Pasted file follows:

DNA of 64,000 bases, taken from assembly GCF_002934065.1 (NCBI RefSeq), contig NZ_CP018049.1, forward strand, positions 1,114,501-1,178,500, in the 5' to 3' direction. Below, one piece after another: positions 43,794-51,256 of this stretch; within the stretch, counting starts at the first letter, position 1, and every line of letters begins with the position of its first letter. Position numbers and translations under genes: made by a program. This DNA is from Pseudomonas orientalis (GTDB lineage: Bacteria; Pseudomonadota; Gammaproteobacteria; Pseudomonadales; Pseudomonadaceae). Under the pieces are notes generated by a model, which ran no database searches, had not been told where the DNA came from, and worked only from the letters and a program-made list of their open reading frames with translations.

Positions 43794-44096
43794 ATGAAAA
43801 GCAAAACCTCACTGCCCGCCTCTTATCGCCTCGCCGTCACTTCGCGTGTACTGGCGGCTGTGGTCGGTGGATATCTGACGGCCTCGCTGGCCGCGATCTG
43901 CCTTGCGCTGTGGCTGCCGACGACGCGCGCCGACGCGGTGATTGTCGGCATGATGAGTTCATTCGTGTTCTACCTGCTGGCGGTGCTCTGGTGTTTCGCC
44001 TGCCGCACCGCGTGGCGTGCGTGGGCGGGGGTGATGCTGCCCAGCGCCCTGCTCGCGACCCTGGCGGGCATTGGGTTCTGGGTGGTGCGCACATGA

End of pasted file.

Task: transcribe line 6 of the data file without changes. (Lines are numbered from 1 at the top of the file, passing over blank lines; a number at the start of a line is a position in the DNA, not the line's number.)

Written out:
44001 TGCCGCACCGCGTGGCGTGCGTGGGCGGGGGTGATGCTGCCCAGCGCCCTGCTCGCGACCCTGGCGGGCATTGGGTTCTGGGTGGTGCGCACATGA